In a statement on the situation in CAR on January 23, the UN Security Council warned CPC members, and “stressed the urgent need to end impunity in the Central African Republic and bring to justice those responsible for violations of international humanitarian law”. The arrest and transfer to The Hague of Mahamat Saïd thus adds to pressure from the international community.
This is a clear message to the CPC leadership, including Bozizé, who has officially given his support to this coalition although he denies being behind its creation. Chantal Daniels, international cooperation advisor at the ICC prosecutor’s office, recalls that the arrest warrant dates from January 2019. But she says “the timing of his arrest will be a strong signal for the CPC coalition, as in the other cases we are following. All those who commit crimes will be held accountable to justice.”
Special Court overshadowed
This is also an opportunity for the ICC Prosecutor’s office to “rebalance” its Central African cases. Saïd’s arrest comes after the arrests in 2019 of Alfred “Rombhot” Yekatom and Patrice-Edouard Ngaïssona, two leaders of the “Antibalaka”, an armed group created in 2013 to oppose the Seléka. Of course, the Court doesn’t officially recognize the need to practice such “balance” but Daniels points out that Prosecutor Fatou Bensouda “has always insisted on working on both sides. There are now two cases in The Hague on the Antibalaka, one on the Seleka, and we are continuing our investigations in the Central African Republic”.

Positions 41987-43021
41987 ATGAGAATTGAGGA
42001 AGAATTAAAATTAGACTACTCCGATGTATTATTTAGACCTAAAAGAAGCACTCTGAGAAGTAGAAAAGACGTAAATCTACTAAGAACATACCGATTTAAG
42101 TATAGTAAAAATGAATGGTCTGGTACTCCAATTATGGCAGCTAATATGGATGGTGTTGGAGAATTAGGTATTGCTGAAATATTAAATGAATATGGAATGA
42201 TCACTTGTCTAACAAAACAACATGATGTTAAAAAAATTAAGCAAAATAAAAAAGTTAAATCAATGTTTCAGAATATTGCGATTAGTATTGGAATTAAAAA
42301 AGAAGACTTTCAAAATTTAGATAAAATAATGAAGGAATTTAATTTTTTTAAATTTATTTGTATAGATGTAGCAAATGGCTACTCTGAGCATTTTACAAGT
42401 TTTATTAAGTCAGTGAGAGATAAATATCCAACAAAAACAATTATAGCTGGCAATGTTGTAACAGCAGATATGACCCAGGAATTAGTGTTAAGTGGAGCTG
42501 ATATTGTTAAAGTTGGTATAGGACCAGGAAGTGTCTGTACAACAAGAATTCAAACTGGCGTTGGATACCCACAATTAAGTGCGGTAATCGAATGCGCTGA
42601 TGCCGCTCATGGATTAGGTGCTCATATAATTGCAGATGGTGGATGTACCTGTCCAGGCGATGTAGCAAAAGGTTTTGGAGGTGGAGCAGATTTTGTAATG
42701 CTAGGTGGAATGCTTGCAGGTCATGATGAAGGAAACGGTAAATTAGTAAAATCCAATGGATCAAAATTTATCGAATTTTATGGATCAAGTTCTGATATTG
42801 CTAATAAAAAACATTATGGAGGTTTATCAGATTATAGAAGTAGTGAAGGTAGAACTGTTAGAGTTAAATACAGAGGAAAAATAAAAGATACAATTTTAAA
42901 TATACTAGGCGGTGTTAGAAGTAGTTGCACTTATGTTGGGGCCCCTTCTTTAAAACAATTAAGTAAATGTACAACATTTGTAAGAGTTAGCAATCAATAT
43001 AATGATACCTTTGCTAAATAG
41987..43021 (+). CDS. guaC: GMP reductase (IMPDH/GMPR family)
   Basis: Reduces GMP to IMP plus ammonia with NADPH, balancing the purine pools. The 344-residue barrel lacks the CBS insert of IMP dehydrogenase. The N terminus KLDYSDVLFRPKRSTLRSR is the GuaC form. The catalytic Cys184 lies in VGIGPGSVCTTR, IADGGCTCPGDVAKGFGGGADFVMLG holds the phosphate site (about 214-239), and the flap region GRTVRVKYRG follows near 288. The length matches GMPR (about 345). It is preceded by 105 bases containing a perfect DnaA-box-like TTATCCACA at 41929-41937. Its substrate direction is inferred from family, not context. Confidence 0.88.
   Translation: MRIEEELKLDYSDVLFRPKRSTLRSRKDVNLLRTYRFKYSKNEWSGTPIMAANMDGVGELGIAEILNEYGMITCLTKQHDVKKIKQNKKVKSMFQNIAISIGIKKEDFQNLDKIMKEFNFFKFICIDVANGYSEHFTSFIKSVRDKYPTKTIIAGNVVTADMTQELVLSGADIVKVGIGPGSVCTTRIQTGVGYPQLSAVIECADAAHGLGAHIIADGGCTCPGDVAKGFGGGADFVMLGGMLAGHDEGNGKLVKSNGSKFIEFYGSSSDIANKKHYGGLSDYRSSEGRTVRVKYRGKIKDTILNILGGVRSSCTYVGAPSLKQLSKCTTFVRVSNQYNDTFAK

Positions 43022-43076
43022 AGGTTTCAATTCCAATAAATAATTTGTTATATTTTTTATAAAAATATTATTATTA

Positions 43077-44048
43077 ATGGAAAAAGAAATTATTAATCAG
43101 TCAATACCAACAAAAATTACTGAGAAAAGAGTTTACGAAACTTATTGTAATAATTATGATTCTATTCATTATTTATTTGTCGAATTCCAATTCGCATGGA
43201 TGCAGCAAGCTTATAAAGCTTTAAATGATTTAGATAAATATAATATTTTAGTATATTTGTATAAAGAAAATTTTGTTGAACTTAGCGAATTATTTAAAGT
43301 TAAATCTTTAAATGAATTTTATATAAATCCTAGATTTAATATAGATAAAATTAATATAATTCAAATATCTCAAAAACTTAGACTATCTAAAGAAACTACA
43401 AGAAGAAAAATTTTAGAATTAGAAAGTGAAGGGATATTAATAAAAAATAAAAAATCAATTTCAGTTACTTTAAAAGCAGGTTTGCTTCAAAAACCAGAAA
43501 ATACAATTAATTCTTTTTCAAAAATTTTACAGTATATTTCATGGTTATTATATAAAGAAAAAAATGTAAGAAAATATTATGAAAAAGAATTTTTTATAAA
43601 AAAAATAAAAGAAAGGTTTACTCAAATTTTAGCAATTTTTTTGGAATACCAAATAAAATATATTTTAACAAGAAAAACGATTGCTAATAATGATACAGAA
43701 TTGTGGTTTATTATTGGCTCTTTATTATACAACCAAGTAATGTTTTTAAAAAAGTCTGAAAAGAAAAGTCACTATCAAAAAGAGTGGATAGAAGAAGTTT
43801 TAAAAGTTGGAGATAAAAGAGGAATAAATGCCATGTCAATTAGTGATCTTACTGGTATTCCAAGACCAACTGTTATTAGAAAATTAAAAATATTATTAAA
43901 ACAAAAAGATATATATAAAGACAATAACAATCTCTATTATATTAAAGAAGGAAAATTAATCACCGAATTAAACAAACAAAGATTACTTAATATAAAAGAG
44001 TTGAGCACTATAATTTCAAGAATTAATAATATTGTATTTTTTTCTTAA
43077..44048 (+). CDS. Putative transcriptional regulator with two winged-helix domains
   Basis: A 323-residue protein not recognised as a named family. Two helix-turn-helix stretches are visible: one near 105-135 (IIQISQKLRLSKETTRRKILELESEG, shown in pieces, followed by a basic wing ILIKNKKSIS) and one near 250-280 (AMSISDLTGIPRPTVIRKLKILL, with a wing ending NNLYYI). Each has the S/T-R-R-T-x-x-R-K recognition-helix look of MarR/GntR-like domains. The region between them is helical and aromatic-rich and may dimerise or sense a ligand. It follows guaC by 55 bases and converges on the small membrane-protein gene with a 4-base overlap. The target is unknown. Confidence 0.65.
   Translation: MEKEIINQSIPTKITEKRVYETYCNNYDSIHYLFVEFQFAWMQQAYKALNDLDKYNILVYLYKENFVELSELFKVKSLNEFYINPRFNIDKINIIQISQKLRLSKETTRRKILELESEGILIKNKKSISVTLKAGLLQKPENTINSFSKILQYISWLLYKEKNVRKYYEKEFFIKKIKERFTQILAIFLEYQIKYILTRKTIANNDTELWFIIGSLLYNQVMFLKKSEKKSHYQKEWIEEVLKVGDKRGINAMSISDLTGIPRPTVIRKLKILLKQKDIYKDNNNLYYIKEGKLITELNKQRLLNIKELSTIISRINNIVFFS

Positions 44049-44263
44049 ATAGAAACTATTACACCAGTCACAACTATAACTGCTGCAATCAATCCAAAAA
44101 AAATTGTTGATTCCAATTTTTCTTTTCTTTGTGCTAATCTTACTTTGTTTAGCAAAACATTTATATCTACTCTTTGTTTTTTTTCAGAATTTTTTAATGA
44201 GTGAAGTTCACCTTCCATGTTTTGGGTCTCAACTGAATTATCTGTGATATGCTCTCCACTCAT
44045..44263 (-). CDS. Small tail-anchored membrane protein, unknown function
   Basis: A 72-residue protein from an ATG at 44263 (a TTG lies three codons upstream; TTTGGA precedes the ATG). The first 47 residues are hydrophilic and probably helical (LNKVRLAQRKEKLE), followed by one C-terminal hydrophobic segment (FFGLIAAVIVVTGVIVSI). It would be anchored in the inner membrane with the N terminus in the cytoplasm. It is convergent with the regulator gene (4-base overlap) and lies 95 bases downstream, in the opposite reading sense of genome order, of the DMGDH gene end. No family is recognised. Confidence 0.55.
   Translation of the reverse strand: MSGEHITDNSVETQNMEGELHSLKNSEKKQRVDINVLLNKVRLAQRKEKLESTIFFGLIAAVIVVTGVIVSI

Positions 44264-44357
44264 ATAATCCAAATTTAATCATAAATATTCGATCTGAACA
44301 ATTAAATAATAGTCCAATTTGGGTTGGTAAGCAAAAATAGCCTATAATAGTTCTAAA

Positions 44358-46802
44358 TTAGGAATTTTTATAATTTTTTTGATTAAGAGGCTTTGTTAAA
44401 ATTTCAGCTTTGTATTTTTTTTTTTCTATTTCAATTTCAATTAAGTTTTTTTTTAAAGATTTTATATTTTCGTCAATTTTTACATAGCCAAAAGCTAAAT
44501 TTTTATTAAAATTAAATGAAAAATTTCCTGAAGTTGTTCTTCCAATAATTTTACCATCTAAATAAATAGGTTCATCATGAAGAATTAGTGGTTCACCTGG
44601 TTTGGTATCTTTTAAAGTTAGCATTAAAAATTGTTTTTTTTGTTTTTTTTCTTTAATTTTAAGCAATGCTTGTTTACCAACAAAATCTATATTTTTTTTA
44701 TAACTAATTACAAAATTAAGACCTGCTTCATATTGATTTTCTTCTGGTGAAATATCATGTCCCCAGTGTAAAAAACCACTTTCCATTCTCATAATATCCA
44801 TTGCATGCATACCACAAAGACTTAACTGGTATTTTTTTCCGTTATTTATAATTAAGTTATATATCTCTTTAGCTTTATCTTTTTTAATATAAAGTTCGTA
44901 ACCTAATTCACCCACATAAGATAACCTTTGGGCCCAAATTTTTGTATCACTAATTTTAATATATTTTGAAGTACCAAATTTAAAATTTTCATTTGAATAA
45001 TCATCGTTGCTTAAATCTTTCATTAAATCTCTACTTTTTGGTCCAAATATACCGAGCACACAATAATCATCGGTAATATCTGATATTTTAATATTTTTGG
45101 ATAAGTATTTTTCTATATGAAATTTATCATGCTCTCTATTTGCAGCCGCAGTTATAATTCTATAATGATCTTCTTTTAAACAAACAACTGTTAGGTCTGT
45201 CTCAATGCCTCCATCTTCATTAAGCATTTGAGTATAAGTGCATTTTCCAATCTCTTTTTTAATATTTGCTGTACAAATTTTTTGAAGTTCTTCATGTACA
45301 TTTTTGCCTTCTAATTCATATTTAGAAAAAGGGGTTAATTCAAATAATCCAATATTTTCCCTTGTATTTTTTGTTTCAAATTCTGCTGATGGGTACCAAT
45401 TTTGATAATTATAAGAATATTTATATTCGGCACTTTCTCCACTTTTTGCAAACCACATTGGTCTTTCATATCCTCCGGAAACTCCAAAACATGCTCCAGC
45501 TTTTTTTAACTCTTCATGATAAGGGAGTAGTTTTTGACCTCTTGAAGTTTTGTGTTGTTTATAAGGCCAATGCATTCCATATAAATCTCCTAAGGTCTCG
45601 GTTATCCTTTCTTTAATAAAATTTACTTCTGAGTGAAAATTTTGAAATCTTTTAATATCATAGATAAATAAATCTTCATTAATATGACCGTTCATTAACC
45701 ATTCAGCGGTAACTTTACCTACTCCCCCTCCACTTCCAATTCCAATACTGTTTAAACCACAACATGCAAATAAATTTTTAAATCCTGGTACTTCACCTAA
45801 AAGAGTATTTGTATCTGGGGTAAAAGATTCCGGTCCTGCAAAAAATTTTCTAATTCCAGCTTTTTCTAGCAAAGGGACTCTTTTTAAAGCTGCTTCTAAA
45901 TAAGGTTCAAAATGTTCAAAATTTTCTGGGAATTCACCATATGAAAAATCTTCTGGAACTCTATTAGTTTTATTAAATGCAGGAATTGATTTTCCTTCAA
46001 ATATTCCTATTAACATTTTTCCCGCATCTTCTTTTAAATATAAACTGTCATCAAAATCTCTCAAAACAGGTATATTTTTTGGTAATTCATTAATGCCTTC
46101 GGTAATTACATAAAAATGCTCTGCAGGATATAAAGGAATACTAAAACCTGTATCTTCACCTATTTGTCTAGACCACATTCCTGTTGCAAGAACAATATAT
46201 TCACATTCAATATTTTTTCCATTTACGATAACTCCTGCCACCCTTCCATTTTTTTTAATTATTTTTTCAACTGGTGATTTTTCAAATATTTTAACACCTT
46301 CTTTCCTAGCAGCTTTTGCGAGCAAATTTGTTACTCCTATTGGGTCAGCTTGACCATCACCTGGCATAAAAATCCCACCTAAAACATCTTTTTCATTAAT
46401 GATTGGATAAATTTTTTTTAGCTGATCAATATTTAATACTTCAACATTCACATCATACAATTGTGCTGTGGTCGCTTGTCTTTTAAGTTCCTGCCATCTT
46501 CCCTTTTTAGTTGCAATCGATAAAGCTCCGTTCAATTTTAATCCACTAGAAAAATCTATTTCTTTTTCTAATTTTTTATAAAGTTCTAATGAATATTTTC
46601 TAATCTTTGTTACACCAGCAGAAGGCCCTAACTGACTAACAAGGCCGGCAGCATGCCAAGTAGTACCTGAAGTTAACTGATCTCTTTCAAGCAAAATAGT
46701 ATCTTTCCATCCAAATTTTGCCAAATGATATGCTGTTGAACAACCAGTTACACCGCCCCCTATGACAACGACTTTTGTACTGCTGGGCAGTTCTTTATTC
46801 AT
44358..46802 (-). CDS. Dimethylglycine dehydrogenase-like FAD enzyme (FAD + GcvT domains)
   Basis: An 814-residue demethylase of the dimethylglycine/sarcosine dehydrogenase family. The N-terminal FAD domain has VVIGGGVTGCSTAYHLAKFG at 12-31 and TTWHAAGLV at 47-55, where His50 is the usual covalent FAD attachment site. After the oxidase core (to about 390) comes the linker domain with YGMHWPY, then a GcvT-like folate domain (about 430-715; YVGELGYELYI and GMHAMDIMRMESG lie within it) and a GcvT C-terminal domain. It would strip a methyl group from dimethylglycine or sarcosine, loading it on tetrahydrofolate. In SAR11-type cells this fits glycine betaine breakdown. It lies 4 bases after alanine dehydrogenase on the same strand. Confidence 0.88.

But then why send Mahamat Saïd to The Hague, when he could have been tried by the Special Criminal Court (SCC), a mixed tribunal created in 2015 that still hasn’t opened a trial? The division of roles between the ICC, the SCC and the ordinary courts in the prosecution of war crimes in the Central African Republic remains opaque. Daniels points out that the ICC’s investigation of Saïd dates back to September 2014, before the establishment of the SCC. According to the principle of complementarity, if a national judicial authority conducts a serious investigation on the same person and for the same facts, it has priority over the ICC. “We are a court of last resort,” confirms Chantal Daniels, “we cannot prosecute people who are already being prosecuted in the Central African Republic, but our arrest warrant is always shared with the Central African authorities in charge of the arrests.” Daniels says there is no sharing of files between the ICC and the SCC. “I know there are a lot of rumours about this, but that’s not how it works,” continued the Prosecutor’s adviser. So can there be investigations by both jurisdictions on the same person? “Maybe,” admits Daniels, “we’re in contact to prevent duplication, but we’re clearly not aware of all the people they’re targeting. And vice versa.”